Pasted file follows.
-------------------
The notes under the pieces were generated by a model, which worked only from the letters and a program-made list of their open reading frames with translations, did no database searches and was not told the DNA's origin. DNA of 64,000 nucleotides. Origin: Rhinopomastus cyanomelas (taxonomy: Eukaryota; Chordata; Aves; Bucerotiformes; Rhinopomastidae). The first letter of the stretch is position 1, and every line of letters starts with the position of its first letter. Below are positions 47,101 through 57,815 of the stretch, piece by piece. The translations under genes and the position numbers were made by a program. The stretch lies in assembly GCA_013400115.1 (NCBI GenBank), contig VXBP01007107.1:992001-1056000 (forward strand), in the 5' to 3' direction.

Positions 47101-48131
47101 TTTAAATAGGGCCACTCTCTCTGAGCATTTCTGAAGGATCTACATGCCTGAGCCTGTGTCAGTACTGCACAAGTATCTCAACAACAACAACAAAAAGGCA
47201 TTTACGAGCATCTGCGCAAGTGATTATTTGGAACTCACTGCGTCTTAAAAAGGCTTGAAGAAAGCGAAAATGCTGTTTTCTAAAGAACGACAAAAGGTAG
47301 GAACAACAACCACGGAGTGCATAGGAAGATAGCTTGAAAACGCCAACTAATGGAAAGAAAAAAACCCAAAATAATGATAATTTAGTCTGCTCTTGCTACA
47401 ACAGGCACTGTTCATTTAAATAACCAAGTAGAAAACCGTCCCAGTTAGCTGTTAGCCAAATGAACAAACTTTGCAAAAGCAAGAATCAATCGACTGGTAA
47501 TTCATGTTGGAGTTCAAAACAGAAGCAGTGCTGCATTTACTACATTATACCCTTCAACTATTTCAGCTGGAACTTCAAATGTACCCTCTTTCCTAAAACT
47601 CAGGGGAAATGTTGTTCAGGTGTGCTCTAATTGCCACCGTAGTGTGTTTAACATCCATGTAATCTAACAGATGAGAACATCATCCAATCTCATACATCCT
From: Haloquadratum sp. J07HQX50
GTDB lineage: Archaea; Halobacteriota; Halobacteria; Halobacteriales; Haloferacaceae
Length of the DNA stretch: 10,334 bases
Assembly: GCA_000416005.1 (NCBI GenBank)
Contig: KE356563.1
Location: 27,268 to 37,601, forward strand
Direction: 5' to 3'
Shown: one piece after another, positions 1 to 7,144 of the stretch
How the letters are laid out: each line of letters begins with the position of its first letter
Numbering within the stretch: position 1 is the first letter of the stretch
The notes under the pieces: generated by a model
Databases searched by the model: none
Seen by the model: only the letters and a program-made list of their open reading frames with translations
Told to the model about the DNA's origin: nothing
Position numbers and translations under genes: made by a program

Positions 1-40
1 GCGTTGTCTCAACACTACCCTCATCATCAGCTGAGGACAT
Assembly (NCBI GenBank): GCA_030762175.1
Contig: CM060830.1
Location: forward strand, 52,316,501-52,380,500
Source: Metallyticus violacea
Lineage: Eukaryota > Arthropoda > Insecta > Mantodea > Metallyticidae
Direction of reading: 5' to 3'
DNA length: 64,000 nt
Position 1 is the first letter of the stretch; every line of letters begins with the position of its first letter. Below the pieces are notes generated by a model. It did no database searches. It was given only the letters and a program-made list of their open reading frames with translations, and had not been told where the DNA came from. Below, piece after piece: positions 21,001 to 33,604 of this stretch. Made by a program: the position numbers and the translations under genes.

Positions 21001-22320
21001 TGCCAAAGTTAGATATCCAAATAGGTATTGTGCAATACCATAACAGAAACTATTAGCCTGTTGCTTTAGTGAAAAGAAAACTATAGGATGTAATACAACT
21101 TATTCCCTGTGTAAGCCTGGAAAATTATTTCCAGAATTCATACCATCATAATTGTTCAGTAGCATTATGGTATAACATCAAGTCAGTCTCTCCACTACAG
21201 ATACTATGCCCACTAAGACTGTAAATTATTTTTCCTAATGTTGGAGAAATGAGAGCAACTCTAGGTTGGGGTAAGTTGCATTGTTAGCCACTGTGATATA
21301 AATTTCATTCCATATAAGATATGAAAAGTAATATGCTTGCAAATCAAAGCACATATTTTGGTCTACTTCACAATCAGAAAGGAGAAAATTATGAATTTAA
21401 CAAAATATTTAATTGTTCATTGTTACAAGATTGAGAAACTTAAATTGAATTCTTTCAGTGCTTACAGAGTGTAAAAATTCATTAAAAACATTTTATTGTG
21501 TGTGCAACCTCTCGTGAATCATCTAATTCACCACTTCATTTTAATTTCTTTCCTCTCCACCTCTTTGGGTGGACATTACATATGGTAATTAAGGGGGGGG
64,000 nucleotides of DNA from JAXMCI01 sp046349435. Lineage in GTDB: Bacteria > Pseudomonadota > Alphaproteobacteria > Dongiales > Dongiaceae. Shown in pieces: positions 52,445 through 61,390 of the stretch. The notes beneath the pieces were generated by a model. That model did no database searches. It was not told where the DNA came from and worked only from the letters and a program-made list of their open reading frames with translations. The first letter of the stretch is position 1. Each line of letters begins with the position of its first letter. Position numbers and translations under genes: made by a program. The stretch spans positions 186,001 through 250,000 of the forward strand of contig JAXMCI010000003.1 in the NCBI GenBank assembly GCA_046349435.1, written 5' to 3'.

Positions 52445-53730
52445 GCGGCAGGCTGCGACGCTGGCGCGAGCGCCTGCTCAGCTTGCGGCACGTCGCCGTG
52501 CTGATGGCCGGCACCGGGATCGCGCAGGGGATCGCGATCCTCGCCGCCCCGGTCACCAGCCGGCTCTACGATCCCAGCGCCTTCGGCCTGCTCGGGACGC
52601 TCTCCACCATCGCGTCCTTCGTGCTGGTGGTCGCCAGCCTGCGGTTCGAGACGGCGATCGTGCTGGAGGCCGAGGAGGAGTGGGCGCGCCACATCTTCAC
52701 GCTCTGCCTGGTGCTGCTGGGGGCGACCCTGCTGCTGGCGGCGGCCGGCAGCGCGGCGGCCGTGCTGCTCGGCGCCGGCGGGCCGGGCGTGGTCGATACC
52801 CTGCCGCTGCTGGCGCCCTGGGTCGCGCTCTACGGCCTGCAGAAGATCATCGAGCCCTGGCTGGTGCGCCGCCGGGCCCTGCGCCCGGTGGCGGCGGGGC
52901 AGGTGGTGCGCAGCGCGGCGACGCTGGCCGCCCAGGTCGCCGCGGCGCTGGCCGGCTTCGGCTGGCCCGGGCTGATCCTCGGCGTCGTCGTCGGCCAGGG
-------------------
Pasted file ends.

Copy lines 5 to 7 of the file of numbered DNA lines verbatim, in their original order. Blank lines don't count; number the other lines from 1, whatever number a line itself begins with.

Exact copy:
47301 GAACAACAACCACGGAGTGCATAGGAAGATAGCTTGAAAACGCCAACTAATGGAAAGAAAAAAACCCAAAATAATGATAATTTAGTCTGCTCTTGCTACA
47401 ACAGGCACTGTTCATTTAAATAACCAAGTAGAAAACCGTCCCAGTTAGCTGTTAGCCAAATGAACAAACTTTGCAAAAGCAAGAATCAATCGACTGGTAA
47501 TTCATGTTGGAGTTCAAAACAGAAGCAGTGCTGCATTTACTACATTATACCCTTCAACTATTTCAGCTGGAACTTCAAATGTACCCTCTTTCCTAAAACT